Why should we mediate our divorce case?

Client’s often ask us why they should even consider mediation. Many feel that there is no way that they will ever be able to reach an agreement with their spouse. They feel they’ve filed for divorce because they can’t get along so why on earth would their attorney think that mediation is even worth trying.

Mediation is a form of “alternative dispute resolution” - a way to resolve your case without going to trial in front of a Judge. The process takes on many different forms but always involves one “neutral” attorney, the parties, and their respective attorneys. The neutral attorney helps the parties see the pros and cons of their position and how the Judge assigned to their case is likely to rule at a trial. It’s an informal process, its not recorded, and is largely confidential as far as admissibility into evidence at trial.

Mediation is an extremely effective way to resolve a divorce case. To date, our practice has only had one case that was not able to be resolved through the use of mediation. That case ultimately resolved without a trial but did not resolve at the mediation. Here is why mediation works:

  1. Cost - Mediation is less expensive that going to trial on your case. We would estimate that it probably cuts the cost of your divorce by more than 50%. Preparing for a trial includes many many hours of attorney fees in preparing witnesses, researching law, preparing questions for direct and cross-examination, reviewing documents and evidence and educating the client on the trial process. The hiring of experts for testimony can be extremely costly as well.

  2. You get to pick the outcome. Mediation is based on the idea that there isn’t a resolution unless both parties agree on it. No one is going to force you to agree to something at mediation. If you don’t like something, then you shouldn’t agree to it. The best part about mediation though is that you have a lot of say in the outcome of your divorce. When you submit your case to a Judge at a trial, you and your attorney will present your point of view but you do not get ANY say in how the Judge ultimately rules on your case and no attorney can ever predict the outcome of a trial. After a trial, you can end up with a property settlement that is much different than what you ever anticipated, a spousal support amount that is way MORE or way LESS than you hoped for, and a parenting time schedule that is rigid and inflexible. A resolution after mediation is very predictable - you know exactly how your case is resolved because you negotiated it and you agreed to it.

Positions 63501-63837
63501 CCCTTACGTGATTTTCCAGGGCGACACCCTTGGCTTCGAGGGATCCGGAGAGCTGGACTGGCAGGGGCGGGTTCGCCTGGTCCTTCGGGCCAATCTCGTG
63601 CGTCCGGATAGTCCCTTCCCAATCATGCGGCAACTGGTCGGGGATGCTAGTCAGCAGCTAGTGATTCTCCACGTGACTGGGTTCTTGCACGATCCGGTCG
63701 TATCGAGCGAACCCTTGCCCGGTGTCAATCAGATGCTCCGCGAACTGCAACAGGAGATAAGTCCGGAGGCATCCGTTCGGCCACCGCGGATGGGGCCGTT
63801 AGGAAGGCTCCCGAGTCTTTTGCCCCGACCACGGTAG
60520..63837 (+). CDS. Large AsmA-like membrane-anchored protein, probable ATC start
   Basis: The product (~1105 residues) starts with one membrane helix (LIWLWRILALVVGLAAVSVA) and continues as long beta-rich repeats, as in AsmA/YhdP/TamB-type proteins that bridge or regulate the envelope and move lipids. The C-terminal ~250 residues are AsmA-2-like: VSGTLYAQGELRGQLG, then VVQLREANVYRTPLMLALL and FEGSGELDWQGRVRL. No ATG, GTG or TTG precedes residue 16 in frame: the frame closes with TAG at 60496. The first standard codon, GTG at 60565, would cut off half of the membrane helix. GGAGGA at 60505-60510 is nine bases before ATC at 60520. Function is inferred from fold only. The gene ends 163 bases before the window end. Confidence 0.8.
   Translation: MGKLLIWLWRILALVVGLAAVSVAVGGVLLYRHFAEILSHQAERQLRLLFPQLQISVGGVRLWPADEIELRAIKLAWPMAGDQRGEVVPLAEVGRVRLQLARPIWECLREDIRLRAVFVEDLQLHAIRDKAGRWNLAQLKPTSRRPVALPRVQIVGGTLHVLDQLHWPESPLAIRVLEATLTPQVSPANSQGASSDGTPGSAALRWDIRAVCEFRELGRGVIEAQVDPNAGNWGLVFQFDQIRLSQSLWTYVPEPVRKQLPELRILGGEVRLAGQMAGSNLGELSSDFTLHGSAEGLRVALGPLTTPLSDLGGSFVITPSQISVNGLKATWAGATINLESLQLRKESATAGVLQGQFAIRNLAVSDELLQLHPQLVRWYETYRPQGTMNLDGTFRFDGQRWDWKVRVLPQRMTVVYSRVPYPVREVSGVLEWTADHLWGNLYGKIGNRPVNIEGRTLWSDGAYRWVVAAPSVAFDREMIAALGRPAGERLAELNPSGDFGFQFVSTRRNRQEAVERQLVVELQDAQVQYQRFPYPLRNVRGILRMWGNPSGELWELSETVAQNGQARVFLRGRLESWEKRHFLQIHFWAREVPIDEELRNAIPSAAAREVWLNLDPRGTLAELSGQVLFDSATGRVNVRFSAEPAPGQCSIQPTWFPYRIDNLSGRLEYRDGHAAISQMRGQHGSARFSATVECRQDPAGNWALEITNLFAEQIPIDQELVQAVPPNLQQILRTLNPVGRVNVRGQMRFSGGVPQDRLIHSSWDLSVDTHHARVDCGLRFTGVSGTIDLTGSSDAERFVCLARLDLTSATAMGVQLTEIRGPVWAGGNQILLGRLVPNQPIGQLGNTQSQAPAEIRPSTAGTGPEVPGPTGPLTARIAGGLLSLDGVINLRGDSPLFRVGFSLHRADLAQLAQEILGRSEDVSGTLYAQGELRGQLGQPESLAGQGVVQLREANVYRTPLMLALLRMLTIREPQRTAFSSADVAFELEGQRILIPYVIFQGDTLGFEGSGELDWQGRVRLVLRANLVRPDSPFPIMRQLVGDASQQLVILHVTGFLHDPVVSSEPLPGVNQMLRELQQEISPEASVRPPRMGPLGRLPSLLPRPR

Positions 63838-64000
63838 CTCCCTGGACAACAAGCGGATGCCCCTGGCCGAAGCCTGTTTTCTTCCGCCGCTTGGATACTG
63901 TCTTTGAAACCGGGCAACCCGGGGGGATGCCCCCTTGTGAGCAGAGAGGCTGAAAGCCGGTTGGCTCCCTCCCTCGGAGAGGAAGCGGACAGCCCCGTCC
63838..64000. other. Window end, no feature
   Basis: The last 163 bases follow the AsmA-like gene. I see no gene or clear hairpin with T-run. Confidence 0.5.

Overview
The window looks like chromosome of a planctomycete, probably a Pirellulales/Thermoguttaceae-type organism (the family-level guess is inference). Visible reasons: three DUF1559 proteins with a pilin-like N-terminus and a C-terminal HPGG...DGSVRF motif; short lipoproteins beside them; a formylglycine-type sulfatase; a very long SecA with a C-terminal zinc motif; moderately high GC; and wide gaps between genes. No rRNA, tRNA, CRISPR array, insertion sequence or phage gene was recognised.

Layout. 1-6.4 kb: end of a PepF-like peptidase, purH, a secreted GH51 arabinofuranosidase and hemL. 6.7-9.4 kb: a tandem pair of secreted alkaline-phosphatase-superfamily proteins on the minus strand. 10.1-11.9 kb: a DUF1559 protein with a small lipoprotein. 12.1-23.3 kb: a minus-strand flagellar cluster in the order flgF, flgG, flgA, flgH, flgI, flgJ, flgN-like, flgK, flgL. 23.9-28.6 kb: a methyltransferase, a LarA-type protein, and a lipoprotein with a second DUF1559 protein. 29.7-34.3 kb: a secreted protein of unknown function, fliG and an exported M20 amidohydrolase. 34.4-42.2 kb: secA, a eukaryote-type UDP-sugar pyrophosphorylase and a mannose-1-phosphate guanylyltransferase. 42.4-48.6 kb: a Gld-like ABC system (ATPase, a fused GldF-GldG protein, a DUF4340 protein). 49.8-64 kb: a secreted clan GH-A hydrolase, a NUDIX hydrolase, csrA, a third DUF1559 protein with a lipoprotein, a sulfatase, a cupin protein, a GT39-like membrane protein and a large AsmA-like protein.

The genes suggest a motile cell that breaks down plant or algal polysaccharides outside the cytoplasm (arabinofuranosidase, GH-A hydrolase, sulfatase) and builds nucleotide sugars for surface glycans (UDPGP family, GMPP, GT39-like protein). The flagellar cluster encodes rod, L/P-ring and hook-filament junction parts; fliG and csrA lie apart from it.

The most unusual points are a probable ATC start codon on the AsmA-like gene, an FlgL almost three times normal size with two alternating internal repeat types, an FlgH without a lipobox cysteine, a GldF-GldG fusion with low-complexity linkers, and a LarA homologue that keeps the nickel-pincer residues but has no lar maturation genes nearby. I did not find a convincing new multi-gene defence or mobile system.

3. Less stressful. Mediation is informal and it’s not recorded. You can speak your mind freely (to some extent). You can offer suggestions and have conversations. At a trial, evidence is presented by question and answer in a very formal format that must be in compliance with the Rules of Evidence. Being in front of a Judge can be overwhelming to some clients. Being questioned, under oath, on a witness stand can be intimidating for anyone. Mediation doesn’t work that way so it helps people relax and think more clearly about practical outcomes.

  4. No testimony. In many cases there are things that we don’t want entered into evidence, placed on record or testified to under oath. Many issues related to a divorce have to do with income. If you or your spouse are self-employed and have to report your own earnings, maybe you haven’t always done that in comformity with IRS regulations. It would almost never be advisable for a client to testify under oath that they’ve signed a tax return knowing that they made more more than is reported. That would be admitting to a crime under oath! Similarly, not everyone will come off as a good witness in front of a Judge. Some client’s are overly nervous so they sound defensive. Some become argumentative. Mediation resolves a case without anyone having to testify.

  5. Unique resolutions. Mediation allows the parties to come up with unique resolutions that work best for their situation. A Judge is not going to take the time after a trial to write up a parenting time schedule that works with everyone’s work schedule, school schedules, and extra-curricular activities. Similarly, they aren’t going to find creative ways to avoid excessive tax penalties or provide stability in the family when dividing the marital estate. Most judges are going to order you to sell all the big assets and split the proceeds and split all the debts in half. Sometimes, this doesn’t make sense for the parties financial situation.

  6. Compliance is more likely. Everyone is more likely to comply with a Court Order if they are the ones who drafted and agreed to the Court Order. After a trial, a Judge is going to make a ruling that everyone must comply with regardless of whether or not they like it.

  7. Time. Mediation can be schedule much sooner than a date-certain trial date. The chance to actually hold a trial in front of the Judge generally is not going to come up on the Court’s calendar until 8-12 months after the filing. Mediation can be held anytime both parties are ready to mediate. Often it is scheduled 3-4 months after the filing, sometimes even sooner. This means that your divorce can often be over in 1/2 the time it would have taken to get a trial date in front of the Judge.

You should consult with your attorney about whether or not mediation is right for your case. It can be a cost-effective alternative to going to trial. Call Lashier Law, PLLC at (586) 219-1984 if you are interested in scheduling a free no-obligation consultation regarding your divorce.